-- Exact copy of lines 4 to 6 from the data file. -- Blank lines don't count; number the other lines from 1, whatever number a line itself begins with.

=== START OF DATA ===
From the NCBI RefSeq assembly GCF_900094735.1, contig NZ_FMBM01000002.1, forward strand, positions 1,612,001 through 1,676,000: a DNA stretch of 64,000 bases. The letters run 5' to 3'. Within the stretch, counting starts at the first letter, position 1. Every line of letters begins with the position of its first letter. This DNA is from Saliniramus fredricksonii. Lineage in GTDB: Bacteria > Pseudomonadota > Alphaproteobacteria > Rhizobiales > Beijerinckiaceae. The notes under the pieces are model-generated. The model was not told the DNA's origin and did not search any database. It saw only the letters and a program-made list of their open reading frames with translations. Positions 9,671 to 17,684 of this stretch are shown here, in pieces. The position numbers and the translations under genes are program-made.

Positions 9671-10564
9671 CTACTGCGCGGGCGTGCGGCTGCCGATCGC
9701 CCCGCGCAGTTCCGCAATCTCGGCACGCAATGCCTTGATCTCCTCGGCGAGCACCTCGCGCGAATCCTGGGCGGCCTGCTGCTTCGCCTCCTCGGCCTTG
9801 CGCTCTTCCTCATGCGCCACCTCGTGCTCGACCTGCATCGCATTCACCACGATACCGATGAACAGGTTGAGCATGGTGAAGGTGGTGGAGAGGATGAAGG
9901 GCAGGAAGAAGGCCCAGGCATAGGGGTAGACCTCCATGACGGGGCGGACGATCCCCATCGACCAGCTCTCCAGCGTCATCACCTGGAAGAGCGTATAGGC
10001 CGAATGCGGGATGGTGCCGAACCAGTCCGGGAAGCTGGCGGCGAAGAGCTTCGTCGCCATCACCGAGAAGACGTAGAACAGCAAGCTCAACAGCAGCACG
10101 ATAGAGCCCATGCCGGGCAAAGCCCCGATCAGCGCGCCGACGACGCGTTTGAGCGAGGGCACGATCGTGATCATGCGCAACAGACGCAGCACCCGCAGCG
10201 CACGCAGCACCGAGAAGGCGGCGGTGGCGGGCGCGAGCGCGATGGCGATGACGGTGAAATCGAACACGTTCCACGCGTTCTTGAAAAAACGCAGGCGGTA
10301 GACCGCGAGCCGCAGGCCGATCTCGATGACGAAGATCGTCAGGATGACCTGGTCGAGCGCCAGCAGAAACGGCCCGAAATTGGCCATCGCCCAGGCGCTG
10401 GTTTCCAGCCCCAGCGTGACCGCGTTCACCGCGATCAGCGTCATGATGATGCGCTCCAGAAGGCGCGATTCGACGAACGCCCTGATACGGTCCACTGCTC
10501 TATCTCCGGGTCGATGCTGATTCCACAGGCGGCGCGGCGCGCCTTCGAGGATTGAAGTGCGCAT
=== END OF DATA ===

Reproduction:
9701 CCCGCGCAGTTCCGCAATCTCGGCACGCAATGCCTTGATCTCCTCGGCGAGCACCTCGCGCGAATCCTGGGCGGCCTGCTGCTTCGCCTCCTCGGCCTTG
9801 CGCTCTTCCTCATGCGCCACCTCGTGCTCGACCTGCATCGCATTCACCACGATACCGATGAACAGGTTGAGCATGGTGAAGGTGGTGGAGAGGATGAAGG
9901 GCAGGAAGAAGGCCCAGGCATAGGGGTAGACCTCCATGACGGGGCGGACGATCCCCATCGACCAGCTCTCCAGCGTCATCACCTGGAAGAGCGTATAGGC